There are a few things to understand when talking about off-season moves in baseball, the first of which is: without a salary cap, it is hard to have a great idea of what a team’s budget is.
The narrative has been that the Dolans are cheap, yet the Cleveland Indians’ ownership group has ponied up more than enough money in the past few seasons to secure a World Series contender.
So with plenty of decisions to be made on their roster going forward having to do with players on the team currently, those hitting free agency, and external options; it is tough to gauge how much money can and will be spent this winter.
While it would be wonderful to sit and assume that the Dolans can continue to take on money, or at least hold serve, that may not be the case.
With news of surgery for Michael Brantley coming down the wire today, and the decision as whether or not to exercise his $12 million team option or $1 million buyout being first on the team’s docket, the matter becomes more pressing.
Brantley’s output when on the field has been above average to the tune of 15.6 wins or 112% of an average player offensively, depending on your metric of choice. His availability not so much.
Normally, retaining an All-Star fan favorite at a relatively inexpensive price would be a layup, but with the potential loss of two productive starters and a reliable reliever, Brantley could be the odd man out. All because of issues out of his own hands.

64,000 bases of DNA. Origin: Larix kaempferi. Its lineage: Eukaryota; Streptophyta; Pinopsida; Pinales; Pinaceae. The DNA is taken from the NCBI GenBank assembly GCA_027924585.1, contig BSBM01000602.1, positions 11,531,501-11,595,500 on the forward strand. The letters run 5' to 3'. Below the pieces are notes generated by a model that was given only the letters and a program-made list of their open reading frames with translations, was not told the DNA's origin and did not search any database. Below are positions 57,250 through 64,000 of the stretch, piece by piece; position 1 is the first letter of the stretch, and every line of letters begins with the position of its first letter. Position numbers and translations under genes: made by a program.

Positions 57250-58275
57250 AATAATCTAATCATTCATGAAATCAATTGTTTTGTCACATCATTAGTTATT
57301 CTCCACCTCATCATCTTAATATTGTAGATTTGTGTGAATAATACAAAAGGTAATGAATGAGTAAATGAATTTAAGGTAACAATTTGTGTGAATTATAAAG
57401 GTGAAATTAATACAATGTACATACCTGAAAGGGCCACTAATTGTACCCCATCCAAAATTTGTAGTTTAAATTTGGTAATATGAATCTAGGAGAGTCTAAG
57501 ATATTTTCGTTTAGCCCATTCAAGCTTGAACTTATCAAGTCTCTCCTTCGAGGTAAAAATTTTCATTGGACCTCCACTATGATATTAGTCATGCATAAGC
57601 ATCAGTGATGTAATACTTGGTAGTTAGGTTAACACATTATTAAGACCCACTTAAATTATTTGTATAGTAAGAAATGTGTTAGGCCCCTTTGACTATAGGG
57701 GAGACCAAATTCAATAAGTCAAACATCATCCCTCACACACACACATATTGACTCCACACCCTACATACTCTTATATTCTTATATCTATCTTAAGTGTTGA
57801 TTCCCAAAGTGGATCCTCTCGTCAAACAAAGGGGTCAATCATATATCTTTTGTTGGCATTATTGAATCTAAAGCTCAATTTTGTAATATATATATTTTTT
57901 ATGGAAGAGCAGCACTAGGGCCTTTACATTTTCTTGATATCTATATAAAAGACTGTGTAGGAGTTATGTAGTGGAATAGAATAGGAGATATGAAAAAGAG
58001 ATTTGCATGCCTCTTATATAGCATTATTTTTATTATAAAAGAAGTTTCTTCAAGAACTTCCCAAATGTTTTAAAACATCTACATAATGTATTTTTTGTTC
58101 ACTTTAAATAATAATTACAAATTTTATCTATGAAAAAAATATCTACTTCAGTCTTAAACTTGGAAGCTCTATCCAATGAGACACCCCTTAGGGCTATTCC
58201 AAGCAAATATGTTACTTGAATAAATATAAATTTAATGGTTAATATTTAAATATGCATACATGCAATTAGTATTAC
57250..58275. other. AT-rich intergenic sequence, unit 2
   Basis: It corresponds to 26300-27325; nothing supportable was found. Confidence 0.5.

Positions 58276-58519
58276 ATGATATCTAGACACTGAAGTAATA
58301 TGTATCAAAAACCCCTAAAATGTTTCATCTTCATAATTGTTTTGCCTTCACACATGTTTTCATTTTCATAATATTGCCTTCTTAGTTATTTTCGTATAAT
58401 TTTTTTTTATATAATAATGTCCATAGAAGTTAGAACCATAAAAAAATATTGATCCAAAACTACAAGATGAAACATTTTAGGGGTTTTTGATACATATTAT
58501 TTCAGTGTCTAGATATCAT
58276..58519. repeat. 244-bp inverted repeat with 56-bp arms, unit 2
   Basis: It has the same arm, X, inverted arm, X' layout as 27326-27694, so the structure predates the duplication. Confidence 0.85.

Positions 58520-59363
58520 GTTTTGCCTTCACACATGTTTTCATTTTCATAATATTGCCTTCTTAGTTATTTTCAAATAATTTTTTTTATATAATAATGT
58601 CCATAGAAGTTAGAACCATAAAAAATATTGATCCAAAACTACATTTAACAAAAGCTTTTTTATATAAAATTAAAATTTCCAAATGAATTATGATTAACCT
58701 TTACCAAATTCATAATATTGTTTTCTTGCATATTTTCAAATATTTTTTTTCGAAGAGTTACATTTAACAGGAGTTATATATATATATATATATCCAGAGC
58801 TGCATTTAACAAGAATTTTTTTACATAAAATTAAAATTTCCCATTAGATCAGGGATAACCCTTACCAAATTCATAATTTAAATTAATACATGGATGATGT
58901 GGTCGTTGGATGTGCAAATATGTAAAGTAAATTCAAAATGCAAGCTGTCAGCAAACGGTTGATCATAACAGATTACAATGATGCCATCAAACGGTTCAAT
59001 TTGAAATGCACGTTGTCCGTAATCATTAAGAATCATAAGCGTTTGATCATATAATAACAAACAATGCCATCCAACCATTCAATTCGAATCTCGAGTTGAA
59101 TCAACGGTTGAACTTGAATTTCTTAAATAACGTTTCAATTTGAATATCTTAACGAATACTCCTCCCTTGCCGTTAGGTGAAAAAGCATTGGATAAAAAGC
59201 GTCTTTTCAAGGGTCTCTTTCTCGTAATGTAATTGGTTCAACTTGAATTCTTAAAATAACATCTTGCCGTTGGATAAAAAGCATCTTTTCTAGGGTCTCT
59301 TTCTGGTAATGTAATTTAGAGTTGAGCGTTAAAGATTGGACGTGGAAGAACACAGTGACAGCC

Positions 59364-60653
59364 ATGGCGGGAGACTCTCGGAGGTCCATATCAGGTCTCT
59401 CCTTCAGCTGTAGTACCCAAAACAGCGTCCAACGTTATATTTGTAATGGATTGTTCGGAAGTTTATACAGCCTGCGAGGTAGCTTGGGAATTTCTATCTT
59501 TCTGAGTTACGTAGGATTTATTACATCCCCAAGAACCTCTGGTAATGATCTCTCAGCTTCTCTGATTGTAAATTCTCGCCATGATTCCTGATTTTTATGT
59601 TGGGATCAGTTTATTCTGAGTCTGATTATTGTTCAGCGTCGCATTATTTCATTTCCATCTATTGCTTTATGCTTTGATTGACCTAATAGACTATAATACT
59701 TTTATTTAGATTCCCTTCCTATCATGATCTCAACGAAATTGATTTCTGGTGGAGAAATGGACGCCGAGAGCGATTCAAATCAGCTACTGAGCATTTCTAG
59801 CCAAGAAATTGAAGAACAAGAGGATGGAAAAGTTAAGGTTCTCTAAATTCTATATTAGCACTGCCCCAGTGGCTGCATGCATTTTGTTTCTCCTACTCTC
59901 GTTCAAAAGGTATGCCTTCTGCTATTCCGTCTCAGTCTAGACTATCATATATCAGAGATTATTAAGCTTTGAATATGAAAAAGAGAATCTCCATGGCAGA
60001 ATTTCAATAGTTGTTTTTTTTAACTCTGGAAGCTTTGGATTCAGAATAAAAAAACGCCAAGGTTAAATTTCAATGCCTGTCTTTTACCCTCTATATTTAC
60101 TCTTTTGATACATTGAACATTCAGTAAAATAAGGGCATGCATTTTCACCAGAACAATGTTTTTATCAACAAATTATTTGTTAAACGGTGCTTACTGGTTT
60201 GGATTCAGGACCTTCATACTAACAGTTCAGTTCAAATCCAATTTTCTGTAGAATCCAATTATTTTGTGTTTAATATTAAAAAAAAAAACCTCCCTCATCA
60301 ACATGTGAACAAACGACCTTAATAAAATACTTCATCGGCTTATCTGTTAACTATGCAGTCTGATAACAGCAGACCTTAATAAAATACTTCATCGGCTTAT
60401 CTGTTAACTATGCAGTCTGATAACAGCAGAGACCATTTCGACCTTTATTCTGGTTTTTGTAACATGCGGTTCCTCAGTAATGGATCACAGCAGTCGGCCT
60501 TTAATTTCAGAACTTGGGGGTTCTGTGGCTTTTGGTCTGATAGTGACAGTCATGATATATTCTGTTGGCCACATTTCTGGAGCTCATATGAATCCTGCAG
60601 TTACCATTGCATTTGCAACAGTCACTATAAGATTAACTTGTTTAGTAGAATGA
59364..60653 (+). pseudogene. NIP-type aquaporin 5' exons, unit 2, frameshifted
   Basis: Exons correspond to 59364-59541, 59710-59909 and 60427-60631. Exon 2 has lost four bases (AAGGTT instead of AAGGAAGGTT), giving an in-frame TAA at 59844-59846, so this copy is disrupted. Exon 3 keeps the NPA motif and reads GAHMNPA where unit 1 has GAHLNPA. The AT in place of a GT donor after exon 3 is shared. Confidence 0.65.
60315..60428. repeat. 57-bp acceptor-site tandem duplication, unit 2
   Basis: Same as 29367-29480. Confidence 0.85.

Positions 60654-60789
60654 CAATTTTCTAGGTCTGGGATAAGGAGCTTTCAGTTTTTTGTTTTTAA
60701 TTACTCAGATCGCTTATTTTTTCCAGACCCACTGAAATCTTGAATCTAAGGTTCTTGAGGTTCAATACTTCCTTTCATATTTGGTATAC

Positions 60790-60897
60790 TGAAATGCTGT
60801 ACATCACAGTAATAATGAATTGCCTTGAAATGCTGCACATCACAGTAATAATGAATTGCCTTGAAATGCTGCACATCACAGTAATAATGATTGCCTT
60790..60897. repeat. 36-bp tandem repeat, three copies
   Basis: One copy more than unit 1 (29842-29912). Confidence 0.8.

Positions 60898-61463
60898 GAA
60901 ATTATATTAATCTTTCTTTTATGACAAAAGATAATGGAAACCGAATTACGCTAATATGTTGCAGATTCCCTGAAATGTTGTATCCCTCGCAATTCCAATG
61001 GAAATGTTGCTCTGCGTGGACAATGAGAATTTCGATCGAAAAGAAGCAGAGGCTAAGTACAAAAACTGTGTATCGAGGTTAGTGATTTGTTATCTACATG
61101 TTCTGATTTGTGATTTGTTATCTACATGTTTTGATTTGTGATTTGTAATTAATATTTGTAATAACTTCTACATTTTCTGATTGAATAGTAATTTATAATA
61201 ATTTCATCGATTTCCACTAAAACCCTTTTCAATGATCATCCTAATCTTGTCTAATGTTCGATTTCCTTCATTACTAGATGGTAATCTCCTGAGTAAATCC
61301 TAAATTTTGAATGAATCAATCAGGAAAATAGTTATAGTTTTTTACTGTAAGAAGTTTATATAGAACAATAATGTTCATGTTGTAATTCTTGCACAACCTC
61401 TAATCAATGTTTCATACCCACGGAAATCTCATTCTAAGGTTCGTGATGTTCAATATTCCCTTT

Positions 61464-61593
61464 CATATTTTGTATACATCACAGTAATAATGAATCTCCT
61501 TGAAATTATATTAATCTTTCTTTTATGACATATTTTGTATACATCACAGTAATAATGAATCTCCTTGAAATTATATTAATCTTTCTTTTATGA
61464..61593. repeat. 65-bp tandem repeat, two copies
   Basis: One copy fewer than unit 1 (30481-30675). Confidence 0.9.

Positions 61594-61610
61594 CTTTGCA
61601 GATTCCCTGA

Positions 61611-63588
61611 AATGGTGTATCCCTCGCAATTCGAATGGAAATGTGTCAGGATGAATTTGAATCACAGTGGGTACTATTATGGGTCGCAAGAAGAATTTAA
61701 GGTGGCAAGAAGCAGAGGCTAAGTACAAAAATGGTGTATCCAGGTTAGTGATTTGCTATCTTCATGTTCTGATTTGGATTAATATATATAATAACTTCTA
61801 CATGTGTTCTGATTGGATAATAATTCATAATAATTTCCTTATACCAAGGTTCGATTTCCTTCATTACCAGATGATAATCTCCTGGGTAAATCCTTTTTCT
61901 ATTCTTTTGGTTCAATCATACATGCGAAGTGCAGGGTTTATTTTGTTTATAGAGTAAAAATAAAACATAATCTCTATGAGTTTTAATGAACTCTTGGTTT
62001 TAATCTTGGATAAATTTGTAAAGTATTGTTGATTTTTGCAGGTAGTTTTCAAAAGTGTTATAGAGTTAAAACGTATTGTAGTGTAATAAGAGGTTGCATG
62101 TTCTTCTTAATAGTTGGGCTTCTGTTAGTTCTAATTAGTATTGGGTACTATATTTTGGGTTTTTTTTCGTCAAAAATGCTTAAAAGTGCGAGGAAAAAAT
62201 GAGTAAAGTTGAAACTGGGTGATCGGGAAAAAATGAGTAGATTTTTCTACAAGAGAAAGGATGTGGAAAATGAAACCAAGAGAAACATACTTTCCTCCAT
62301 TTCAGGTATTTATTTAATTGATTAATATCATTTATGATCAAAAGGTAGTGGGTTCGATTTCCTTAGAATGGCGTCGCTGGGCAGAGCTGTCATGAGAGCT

Team President Chris Antonetti said the team expects Brantley to return for ‘the start of the season or very close to the start of the season,’ and has mentioned multiple times that the organization has planned on the outfielder being in the mix past 2018. Antonetti also referred to Brantley as a ‘critical and important person’ in the organization.
Outside of compliments, Antonetti was unable to give many details into their decision making, as expected. He did say that the team would weigh Brantley’s expected production and availability into the decision.
For now, it seems that the Indians’ best course of action would be to decline the option and seek out a restructured deal. For a player into his 30s that has played just 111 games since 2016, to not leverage that number would not seem savvy for the team.
The availability of $11 million into a budget would be better served towards first baseman Carlos Santana, who has missed 12 games since 2016. If Santana’s salary was already in the cards, that money could make up the difference in what Bryan Shaw (the leader in relief appearances three times in four seasons) would be offered on the open market.
Ultimately, predicting whether or not Brantley would be back seems a rather pointless exercise without knowing the financial parameters of the decision. If one were to predict the decision, the idea that the two players who could be retained in lieu of Brantley are two of the most available players in baseball would make the guess more educated.
The Indians will not know the true market values for Santana or Shaw until later in the off-season, but it seems as if it would behoove the organization to see what that of Brantley would be as well.